Ng Chun Pui v Lee Chuen Tat
Privy Council (Hong Kong)
Citations:  RTR 298; (1988) 132 SJ 1244; (The Times, 25 May 1988);  CLY 2580.
The first defendant was a coach driver. The second defendant was the first defendant’s employer. The first defendant was driving a coach on the outer lane of a dual carriageway. Suddenly, he crossed the central reservation without warning. As a result, the coach collided with a bus in the inner lane of the eastbound carriageway. One person died, and several more were injured. The claimants, those injured and the estate of the person killed in the event, sued the defendants in negligence.
The claimants relied on the doctrine of res ipsa loquitur to establish that the first defendant breached their duty of care. They argued that the fact the accident happened at all was sufficient evidence of breach. The first defendant blamed the accident on an unidentified car, which he claimed had cut in front of the coach and forced the first defendant to serve to avoid it.
The trial judge concluded that the defendants were negligent. He argued that this was because the burden of proof had shifted to them after the claimant established res ipsa loquitur, and the defendants had failed to discharge that burden. The defendant appealed. The Court of Appeal of Hong Kong disagreed, reversing the decision and finding that the claimant had failed to establish negligence. The claimant appealed to the Privy Council.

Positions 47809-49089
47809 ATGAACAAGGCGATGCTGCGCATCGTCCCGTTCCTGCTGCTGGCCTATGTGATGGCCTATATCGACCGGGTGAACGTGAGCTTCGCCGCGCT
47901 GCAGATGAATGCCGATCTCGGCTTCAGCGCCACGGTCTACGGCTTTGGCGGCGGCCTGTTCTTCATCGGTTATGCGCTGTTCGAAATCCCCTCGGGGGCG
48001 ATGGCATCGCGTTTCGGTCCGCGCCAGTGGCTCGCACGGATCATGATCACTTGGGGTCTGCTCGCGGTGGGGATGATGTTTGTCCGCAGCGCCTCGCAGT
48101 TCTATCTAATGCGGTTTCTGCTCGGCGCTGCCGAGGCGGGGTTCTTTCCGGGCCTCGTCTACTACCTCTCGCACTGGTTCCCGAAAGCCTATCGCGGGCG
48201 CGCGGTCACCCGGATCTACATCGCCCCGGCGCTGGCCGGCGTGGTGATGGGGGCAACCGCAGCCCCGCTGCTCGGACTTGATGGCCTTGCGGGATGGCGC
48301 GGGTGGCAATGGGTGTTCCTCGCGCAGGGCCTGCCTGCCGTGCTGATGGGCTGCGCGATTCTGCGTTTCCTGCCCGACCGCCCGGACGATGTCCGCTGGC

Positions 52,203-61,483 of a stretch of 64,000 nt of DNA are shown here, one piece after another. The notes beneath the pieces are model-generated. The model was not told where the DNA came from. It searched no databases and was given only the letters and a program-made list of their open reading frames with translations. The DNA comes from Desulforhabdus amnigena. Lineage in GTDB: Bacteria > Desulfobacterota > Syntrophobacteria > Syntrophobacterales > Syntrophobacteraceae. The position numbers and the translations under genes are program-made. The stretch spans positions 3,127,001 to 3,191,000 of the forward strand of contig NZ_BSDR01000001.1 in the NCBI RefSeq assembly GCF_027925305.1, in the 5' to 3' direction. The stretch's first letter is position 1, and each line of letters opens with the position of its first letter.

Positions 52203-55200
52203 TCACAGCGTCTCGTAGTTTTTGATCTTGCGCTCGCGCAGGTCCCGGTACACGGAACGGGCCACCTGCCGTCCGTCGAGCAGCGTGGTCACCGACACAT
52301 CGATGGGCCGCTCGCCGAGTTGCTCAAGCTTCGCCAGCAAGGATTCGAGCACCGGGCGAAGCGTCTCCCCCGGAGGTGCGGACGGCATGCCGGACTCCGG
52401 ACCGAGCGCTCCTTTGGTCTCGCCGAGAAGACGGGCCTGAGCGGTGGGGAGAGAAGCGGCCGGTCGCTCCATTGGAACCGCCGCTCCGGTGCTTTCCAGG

- What is the legal and evidential effect of establishing res ipsa loquitur?
The Privy Council held in favour of the defendant. The defendant was not under a legal burden to disprove the claimant’s case once res ipsa loquitur is established. It was enough that they adduced evidence which made it no longer reasonable to presume negligence from the fact of the accident. The defendant had adduced evidence that they were acting reasonably in response to a serious emergency, which was enough.
This Case is Authority For…
Res ipsa loquitur does not reverse the burden of proof. In appropriate cases it allows the claimant to establish a prima facie case by asking the court to infer from the fact the accident happened that the defendant must have been negligent.
If the defendant adduces no evidence, then the claimant will succeed. This is not because the burden has shifted to the defendant, but because they will have failed to rebut the inference. However, if the defendant adduces evidence which makes it no longer reasonable to assume negligence purely from the fact that the accident occurred, the claimant no longer has a prima facie case.
The Privy Council stressed that a person in an emergency situation cannot be judged by too critical and exacting a standard.